Steamboat Springs Wendy Palyo was unpacking boxes in her family's new home in Keensburg when her husband walked through the door and announced they were probably moving.
The couple had just finished building their home on 320 acres in rural Colorado. Jules Palyo, Wendy's husband, had a good job working in her father's aircraft manufacturing business. The couple had three children and were happily married, but something was missing.
"He couldn't handle the desk thing," Wendy said. Jules spent nights and weekends working his hay farm "just to stay sane," he said.
Both Wendy and Jules grew up in rural Colorado. In high school, Jules took a job as a horse trainer and was spoiled forever, he said. He wanted to work outdoors and he wanted to work for himself.
When Oak Creek realtor Donna Corrigan told Jules about an outfitting business for sale, he drove straight home with his fingers crossed.
"We talked about it for two minutes," Wendy Palyo said.
Jules, who had been in Oak Creek looking for a small cabin or other summer-time property, never dreamed he'd come home with a business in mind instead.
Corrigan told him about a company called Pack Country Outfitters, owned by a Vail man who had been guiding hunts in the Flat Tops Wilderness Area for 23 years.
The owner lived in Vail year round, hired all his guides from Vail, bought his supplies in Vail, and even though he hunted around Yampa, few people in South Routt had ever heard of him or Pack Country.
The Palyos repacked their boxes in the summer of 2000 and moved into a rental house in Yampa to take over their new outfitting business.
"The owner said that several people approached him to buy the business, but he chose us because we didn't want to turn it into a huge commercial business," Jules said. "We want to cater to the average hunter."
Once they were settled, the couple found 52 acres off of Twentymile Road and started to build a home there.
"It's the closest we've ever lived to town in our lives," Jules said. "It's only five minutes to town. It's really strange."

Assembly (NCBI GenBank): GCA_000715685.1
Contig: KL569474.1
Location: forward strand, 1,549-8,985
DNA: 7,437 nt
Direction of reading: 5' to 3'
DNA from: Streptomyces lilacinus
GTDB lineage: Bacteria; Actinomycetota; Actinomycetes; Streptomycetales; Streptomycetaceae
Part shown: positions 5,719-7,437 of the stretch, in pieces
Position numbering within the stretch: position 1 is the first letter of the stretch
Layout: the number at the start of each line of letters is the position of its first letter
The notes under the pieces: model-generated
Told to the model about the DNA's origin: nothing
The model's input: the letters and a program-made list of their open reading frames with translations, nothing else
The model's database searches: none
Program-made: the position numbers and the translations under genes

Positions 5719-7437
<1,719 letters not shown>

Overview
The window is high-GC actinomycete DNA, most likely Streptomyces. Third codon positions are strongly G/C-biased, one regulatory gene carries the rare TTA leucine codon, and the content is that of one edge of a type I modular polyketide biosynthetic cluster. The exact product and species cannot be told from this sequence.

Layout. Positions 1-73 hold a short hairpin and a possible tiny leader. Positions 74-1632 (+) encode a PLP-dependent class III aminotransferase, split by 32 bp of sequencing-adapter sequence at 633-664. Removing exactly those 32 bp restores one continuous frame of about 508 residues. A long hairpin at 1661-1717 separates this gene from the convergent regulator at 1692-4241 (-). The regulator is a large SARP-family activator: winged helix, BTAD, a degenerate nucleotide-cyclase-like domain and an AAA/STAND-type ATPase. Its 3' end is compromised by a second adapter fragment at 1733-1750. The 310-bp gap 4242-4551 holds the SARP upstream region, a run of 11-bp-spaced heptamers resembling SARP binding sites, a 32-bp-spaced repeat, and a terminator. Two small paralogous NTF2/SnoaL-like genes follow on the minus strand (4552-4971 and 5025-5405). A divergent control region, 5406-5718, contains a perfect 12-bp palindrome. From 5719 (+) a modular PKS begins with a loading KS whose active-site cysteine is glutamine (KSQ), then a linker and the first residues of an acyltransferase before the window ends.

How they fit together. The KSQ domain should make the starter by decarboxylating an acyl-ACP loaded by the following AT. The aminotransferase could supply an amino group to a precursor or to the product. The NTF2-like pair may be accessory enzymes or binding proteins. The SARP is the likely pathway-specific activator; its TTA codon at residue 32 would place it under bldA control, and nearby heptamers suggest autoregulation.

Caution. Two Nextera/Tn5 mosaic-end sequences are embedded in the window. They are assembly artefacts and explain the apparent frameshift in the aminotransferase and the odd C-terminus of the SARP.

Jules wanted to build the house himself, but hunting season was about the start and he had other work to do.
Pack Country Outfitters came with two cabins near the Little Flat Tops Wilderness, hunting permits and two guides from the Eagle Valley.
"We have a 60- to 70-percent return rate and hunters request guides that they've had before," Jules said.
The bulk of new business comes from Cabella's big game catalogue.
All the Pack Country trips are non-motorized. Hunters use the horses to bring supplies in and elk out of camp. Hunting itself is done on foot.
"There is elk within a quarter mile of the camp, so even guys who aren't in the best shape have good success," Jules said.
The previous owner brought all-terrain vehicles into camp that scared off the elk, Jules said.
"Now hunters say that they have never seen so many elk around here," he said. "We have walked right up to one elk with our horses."
Pack Country employs four full-time guides and wrangler Todd Weigel, who Jules met in farrier school.
"He always dreamed of being a wrangler, but didn't know how to get involved," Jules said.
After the first season, Jules had the opportunity to expand and he took it. Chuck Wisecup put his small outfitting business, Mill Creek Outfitters, up for sale. Wisecup's permit was for land adjacent to Pack Country's permitted land.
Buying the company of a well-known Oak Creek local instantly propelled the Palyos onto the local radar.
"Being small town people, we believe in buying as much of our supplies as we can in town," Jules Palyo said. "But Pack Country never did business in Oak Creek before so everyone thought we had just come out of nowhere."
During their second season, business was good but the number of hunters went down due to an outbreak of Chronic Wasting Disease.
"We got three guides certified to take CWD samples," Jules Palyo said. "We were not in an area where we had to, but it made our hunters feel better." Pack Country took small samples so that the hunters did not have to send the animal heads away.
The samples went to the University of Wyoming in Laramie and all tests came back negative, Jules said.
Despite the small worries that came with the new business and CWD, Jules is living his dream.
"I love being outdoors in the mountains," he said. "I've always been on a horse in the woods and I can't believe I am getting paid to do this."
For years before they bought the business, Jules Palyo would take his friends hunting for a two-week annual trip.
"After they got back, that's all he would talk about for months," Wendy said.
Last season, for the first time, Wendy Palyo got a chance to see what all the excitement was about.
Jules took his wife hunting for her first elk during rifle season.
"We were on the elk's trail for two days and on that second day she got a clear shot," he said.
Wendy plans to go again next year, but, "I think I'll take pictures instead," she said.
Now that hunting season is over, the Palyos rent the two cabins to cross country skiers and snowmobilers. There is a hot tub on the deck, electricity and running water.
Jules makes his living during the off-season as a horse farrier and odd-job snowplower.